Culture in Global Affairs
CIGA Seminar Series
Fall 2007 – Spring 2008
Family Reunification Ideals and the Practice of Transnational Family Life among Africans in Spain
Friday, February 15, 2008
Dr. Caroline Bledsoe, Melville J. Herskovits Professor of African Studes, Professor of Anthropology, Northwestern University, Woodrow Wilson Center Fellow 2007-2008
This talk focuses on the emerging dilemmas for Spain and its African immigrants, as the wider European Union unfolds. It suggests that family reunification and humanitarian doctrine may have paradoxical consequences — separating immigrant families rather than bringing them together.
Paradise Stolen: The Expulsion of the Chagossians and the Creation of the U.S. Military Base on Diego Garcia
Friday, February 15, 2008
Dr. David Vine, Assistant Professor of Anthropology, American University
This talk centered on the forced expulsion of the Chagossians from Diego Garcia, an island in the Indian Ocean, due to American military interests. Vine conducted fieldwork from 2001-2004 among the displaced Chagossians and learned of the process of their expulsion and their current living situations.
The Chagossians, who feel they were displaced from a "sweet life" in "paradise" and are now living in poverty, sought legal aid against the U.S and Britain, where they are citizens; a British court recently ruled in the Chagossians favor.
Listen to "Paradise Stolen"
Invisible Displacements and the Social Meaningof Movement: Involuntary Immobility and Post-Conflict Displacement
Friday, February 8, 2008
Dr. Stephen Lubkemann, Assistant Professor of Anthropology and International Affairs, The George Washington University
This talk focused on post-conflict displacement in Mozambique. Dr. Lubkemann highlights the challenges faced by Mozambican refugees of the 1977-1992 conflict, exacerbated by periods of drought, due to the misconception of how war creates an undesirable immobility, which is very detrimental to the lifestyle of Mozambicans. Dr. Lubkemann advocates for a better understanding of how migration is part of social organization to better construct refugee relief programs.
Listen to "Invisible Displacements"
A World Cut in Two: Global Justice and the Traffic in Human Organs
Wednesday, November 28, 2007
Dr. Nancy Scheper-Hughes, Chancellor's Professor of Medical Anthropology, University of California-Berkeley
This talk draws on Professor Scheper-Hughes's worldwide investigations into organ trafficking rings and her forthcoming book on the subject. Professor Scheper-Hughes is a leading figure in medical anthropology and a prolific writer and essayist. Her books include Saints, Scholars and Schizophrenics: Mental Illness in Rural Ireland and Death Without Weeping: The Violence of Everyday Life in Brazil.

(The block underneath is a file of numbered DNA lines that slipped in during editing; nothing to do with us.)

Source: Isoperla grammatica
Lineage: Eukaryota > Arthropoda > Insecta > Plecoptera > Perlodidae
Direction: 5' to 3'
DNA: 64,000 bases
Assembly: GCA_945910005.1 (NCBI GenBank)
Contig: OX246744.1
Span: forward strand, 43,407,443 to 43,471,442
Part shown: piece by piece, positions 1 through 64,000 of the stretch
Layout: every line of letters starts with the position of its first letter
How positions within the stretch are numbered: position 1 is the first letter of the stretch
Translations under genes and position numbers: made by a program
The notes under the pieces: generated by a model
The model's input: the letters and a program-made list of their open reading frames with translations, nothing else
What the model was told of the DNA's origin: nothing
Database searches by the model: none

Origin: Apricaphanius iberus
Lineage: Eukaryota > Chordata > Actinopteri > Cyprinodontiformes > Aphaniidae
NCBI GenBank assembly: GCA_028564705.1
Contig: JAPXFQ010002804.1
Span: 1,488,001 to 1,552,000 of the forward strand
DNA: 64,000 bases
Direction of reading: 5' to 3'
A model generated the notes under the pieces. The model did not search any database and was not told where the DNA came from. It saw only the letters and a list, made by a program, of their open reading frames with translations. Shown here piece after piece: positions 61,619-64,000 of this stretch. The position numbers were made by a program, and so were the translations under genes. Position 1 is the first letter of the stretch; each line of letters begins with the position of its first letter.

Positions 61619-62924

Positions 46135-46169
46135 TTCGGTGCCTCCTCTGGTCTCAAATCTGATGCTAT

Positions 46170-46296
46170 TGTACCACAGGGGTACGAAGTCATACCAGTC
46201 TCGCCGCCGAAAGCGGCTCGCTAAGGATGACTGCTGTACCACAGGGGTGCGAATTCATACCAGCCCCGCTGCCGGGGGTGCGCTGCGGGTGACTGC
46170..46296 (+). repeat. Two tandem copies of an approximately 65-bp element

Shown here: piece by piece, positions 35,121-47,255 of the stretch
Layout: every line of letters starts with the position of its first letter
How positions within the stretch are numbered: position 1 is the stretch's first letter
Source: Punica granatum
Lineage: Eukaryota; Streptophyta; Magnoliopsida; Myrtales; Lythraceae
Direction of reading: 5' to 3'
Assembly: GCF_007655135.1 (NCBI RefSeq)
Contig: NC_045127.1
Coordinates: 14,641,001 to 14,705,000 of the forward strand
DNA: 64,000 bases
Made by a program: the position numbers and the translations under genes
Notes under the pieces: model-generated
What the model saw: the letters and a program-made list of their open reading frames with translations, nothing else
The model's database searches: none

Co-sponsored by the Initiative on Global Organ Trafficking, a national nonprofit that conducts research on the issue.
Listen to "A World Cut in Two"
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Understanding Rural Livelihoods and Implications for Poverty Reduction Programs: Mongolia and Vietnam Compared
Friday, October 29, 2007
Dr. Robin Mearns, Senior Natural Resource Management Specialist, East Asia and Pacific Region, The World Bank
Dr. Robin Mearns spoke on development strategies that consider the social and economic context when implementing projects with Mongolia and Vietnam as case studies. In Mongolia, traditional pastoral livelihoods were threatened when the state stopped supporting them in the 1990s. Mearns suggests that local scientists who understand these livelihoods conduct research for policy makers. In Vietnam, community driven development projects that focused on basic infrastructure have been successful. Mearns uses this local/community-driven initiative to serve as an example for successful development projects in the future.
Listen to "Understanding Rural Livelihoods"
Violence and Clearance in Modern Colombia
Friday, September 21, 2007
Dr. Eric Ross, Senior Lecturer in Population and Development, Institute of Social Studies, The Hague, CIGA Scholar-in-Residence and Professorial Lecturer in Anthropology and International Affairs, George Washington University
Rather than looking at endemic rural violence in Colombia as an impediment to development, this paper explores such violence as an intrinsic feature of the development process, and suggests how the nature of that violence has changed over the years since WWII, as the country's lines of integration into the world economy have altered. In the process, we can see "development" (or "modernization"), as it was defined during this period, in terms of specific class interests whose priority was neither economic equity nor social justice.
Listen to "Violence and Clearance"
Positionings: Transnational Advocacy, Civil Society, and the State in Africa
Friday, October 5, 2007
Dr. Dorothy Hodgson, Professor of Anthropology, Rutgers University
Professor Hodgson's presentation described the changing ways that Maasai activists of Tanzania have positioned themselves to seek rights. Beginning in the late 1980s, they formed non-governmental organizations (NGOs) and appealed to the international indigenous rights movement. Since 2000, however, they have shifted their efforts to appealing to the Tanzanian government, reframed their struggles in the terms of "pastoralist livelihoods," and renamed their organizations as community based organizations (CBOs). She explores these topics in detail in her forthcoming book, Positionings: Transnational Advocacy, Civil Society, and the State in Africa.
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